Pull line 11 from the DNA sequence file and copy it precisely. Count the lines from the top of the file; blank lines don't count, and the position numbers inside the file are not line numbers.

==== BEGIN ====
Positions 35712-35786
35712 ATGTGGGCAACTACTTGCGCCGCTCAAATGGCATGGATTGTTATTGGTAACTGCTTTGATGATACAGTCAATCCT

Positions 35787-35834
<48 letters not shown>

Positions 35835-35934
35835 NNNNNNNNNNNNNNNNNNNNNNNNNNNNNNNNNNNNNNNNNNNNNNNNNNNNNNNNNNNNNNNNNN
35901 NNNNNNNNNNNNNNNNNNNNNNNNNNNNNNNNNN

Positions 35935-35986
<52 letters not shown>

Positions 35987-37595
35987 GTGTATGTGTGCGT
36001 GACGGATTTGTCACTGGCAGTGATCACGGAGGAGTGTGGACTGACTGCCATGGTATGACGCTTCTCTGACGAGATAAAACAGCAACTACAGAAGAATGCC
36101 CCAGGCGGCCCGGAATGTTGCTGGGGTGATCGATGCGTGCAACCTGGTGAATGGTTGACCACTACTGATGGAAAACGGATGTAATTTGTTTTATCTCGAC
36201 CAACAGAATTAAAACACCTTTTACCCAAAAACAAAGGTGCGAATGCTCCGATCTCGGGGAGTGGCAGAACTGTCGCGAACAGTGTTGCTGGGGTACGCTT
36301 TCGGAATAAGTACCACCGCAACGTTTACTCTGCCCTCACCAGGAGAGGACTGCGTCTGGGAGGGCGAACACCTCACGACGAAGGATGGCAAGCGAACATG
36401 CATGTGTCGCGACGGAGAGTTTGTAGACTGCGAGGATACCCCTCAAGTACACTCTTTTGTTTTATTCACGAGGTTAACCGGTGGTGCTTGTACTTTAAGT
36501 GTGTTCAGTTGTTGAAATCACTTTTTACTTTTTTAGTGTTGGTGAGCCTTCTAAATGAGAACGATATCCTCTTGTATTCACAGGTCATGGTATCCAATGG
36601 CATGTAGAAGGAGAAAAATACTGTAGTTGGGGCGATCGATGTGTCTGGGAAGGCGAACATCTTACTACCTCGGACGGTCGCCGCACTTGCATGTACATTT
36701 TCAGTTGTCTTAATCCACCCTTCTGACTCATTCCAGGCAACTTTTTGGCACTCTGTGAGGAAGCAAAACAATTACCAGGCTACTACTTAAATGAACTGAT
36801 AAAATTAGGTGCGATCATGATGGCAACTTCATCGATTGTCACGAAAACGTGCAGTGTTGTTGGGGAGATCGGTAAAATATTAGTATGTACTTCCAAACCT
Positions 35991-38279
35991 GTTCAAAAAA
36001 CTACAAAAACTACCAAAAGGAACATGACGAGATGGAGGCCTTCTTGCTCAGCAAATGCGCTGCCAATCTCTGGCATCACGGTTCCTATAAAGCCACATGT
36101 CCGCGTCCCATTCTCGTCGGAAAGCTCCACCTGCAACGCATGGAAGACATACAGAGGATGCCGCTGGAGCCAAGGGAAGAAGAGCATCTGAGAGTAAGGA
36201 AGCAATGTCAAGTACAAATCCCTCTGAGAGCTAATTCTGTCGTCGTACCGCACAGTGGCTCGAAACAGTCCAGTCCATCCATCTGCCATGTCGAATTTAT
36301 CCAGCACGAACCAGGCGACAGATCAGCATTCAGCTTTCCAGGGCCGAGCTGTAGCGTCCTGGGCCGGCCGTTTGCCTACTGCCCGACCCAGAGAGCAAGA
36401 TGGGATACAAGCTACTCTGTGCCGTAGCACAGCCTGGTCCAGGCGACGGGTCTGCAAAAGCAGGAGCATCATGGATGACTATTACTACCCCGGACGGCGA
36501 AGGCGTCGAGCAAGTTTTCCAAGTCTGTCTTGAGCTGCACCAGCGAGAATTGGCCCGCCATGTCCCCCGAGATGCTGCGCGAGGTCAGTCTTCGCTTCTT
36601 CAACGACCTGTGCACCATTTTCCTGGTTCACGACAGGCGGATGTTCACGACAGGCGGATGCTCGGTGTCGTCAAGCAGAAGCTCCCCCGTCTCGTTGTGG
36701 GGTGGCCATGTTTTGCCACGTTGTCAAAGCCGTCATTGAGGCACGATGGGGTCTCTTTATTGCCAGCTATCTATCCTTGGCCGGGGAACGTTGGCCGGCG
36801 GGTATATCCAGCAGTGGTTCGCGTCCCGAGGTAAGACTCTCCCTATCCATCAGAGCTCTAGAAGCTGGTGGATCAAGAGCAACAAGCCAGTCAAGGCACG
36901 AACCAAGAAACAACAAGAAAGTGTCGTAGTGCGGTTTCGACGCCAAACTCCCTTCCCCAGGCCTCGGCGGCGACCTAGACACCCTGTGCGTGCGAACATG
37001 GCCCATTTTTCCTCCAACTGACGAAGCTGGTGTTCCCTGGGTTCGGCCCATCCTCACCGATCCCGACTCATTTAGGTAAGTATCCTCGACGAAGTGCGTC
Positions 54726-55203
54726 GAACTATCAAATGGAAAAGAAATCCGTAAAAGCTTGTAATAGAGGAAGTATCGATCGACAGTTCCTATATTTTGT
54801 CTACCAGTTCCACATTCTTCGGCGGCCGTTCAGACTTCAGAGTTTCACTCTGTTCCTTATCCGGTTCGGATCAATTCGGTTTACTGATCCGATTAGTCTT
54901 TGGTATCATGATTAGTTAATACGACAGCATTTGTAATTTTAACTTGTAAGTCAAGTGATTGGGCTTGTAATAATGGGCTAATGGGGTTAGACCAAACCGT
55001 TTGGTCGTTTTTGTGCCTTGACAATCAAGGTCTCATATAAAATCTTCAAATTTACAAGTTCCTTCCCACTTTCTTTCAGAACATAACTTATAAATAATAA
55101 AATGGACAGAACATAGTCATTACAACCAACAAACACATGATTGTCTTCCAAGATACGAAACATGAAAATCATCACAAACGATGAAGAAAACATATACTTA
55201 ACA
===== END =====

35987 GTGTATGTGTGCGT